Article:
Oklahoma Treasures and Treasure Tales

Front Cover
University of Oklahoma Press, May 1, 1989 - Fiction - 340 pages
1 Review

“Son, there's more treasure buried right here In Oklahoma than in the rest of the whole Southwest.” Those words from an old-timer launched Steve Wilson on a yearslong quest for the stones of Oklahoma’s treasures. This book is the result.

It is a book of stories-some true, some legendary- about fabulous caches of lost treasure: outlaw loot buried in the heat of pursuit, hoards of Spanish gold dud silver secreted for a later day, Frenchmen's gold ingots hidden amid massive cryptic symbols, Indian treasure concealed in caves, and lost mines- gold and silver and platinum.

It tells about the earliest treasure seekers of the region and those who are still hunting today. Along the way it describes shootouts and massacres, trails whose routes are preserved in the countless legends of gold hidden alongside them, Mexicans' smelters, and mines hidden and sought over the centuries.

Among the chapters:

  • 'The Secrets Spanish Fort Tells,"
  • "Quests for Red River's Silver Mines,"
  • "Oklahoma's Forgotten Treasure Trail,'"
  • "Ghosts of Devil's Canyon and Their Gold,"
  • "Jesse James's Two-Million-Dollar Treasure,"
  • "The Last Cave with the Iron Door,"
  • and, perhaps most intriguing of all, "The Mystery of Cascorillo-A Lost" City."

This is a book about quests over trails dim before the turn of the century. It is about early peoples, Mound Builders, Vikings, conquistadors, explorers, outlaw, gold seekers. The author has spent years tracking down the stories and hours listening to the old-timers' tales of their searches.

Wilson has provided maps, both detailed modem ones and photographs of early treasure maps and has richly illustrated the book with pictures of the sites that gave rise to the tales. .

For armchair travelers, never-say-die treasure hunters, historians, and chroniclers and aficionados of western lore, this is an absorbing and delightful book. And who knows? The reader may find gold! 


What people are saying - Write a review

User Review - Flag as inappropriate

Mr. Wilson's book is intriguing; the thing I found myself thinking was "tell me more!" While he encompasses most of the state, much of his writing centers around the southwest. If you have the slightest interest in the Wichita Mountains, then this book is a must read.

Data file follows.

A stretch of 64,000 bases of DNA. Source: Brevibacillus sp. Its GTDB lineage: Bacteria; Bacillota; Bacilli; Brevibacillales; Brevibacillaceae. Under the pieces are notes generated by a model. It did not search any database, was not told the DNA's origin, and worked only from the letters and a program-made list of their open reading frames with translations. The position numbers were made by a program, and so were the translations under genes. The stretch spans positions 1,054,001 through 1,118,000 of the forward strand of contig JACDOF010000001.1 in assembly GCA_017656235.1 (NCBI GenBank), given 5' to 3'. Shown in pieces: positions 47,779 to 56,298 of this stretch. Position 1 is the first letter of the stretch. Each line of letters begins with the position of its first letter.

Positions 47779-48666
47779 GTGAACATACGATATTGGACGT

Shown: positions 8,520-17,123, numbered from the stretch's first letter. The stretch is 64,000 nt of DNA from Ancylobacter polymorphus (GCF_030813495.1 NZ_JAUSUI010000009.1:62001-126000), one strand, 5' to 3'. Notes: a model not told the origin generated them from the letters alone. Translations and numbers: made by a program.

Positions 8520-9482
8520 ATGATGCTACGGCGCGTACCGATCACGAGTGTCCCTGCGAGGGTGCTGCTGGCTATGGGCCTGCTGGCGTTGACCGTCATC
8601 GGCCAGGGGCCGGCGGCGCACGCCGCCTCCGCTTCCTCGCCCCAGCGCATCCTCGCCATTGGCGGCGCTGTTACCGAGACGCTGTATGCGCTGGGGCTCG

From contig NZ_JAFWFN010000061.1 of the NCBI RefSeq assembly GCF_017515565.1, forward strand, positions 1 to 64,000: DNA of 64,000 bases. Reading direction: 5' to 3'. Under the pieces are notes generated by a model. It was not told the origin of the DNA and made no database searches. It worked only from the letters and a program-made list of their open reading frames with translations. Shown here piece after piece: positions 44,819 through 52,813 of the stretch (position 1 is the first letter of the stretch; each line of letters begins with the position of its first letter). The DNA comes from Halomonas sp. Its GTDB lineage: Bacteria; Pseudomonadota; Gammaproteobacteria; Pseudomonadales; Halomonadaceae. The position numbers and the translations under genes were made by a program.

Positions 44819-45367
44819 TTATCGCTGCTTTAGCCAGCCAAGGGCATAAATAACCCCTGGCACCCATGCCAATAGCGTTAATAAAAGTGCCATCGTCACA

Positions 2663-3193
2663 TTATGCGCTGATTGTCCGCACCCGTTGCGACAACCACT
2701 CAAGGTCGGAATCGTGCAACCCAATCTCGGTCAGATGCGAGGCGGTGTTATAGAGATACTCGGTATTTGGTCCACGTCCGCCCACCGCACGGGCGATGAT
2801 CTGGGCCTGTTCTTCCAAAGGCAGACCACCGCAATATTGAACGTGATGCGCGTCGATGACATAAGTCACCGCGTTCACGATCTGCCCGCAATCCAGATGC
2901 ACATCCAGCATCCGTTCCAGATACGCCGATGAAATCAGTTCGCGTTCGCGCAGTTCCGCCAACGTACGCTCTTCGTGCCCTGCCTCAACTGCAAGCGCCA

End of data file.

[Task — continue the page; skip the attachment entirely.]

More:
I originally bought this book when it was first published, for my mother, who grew up near the Wichitas. That stated, I have gone back to the book at least twice a year for memory freshening. The stories of Frank and Jesse James are fascinating, with the possibility of remaining buried loot making me want to start treasure hunting.
If you have any interest in the Old West, early Oklahoma, or treasure hunting, this book is a must for your library.


On the Trail of Lost Treasure
The Secrets Spanish Fort Tells
Quests for Red Rivers Silver Mines
Oklahomas Forgotten Treasure Trail
Oklahoma trails
Ghosts of Devils Canyon and Their Gold
Jesse Jamess TwoMillionDollar Treasure
Landmarks for the Frenchmens gold in Cimarron County
The Mystery of CascoriIIoA Lost City
Northwestern Oklahoma
The Treasures the Arouckles Guard
Indian Territory 185566
Johnsons Map of Indian Territory 1883
Gold the Outlaws Never Spent
Lost Indian Treasure

The Last of the Old Prospectors
The Wichita Mountains
Skeletons Jewels and Platinum
Gold the Stagecoaches Never Delivered
The Lost Cave with the Iron Door
The Treasure the Spaniards Keep Hunting
Southeastern Oklahoma

Common terms and phrases

References to this book

All Book Search results »

About the author (1989)

Steve Wilson , who was born in Lawton, Oklahoma, in the fabled Wichita Mountains, is a graduate of Central State University, Edmond, Oklahoma. From childhood he was entranced by his grandfather's stories about Frank James, Cole Younger, Al Jennings, Heck Thomas, Quanah Parker, and Geronimo, all of' whom the elder Wilson met when he was an early settler in Lawton Wilson became interested in writing this book, when he discovered that many of the tales had never ˙been recorded. He is Director of the Institute of the Great Plains and editor of the Great Plains Journal whose headquarters are in the Museum of the Great Plains, Elmer Thomas Park, Lawton. He is the author of many articles on southwestern Americana.

Bibliographic information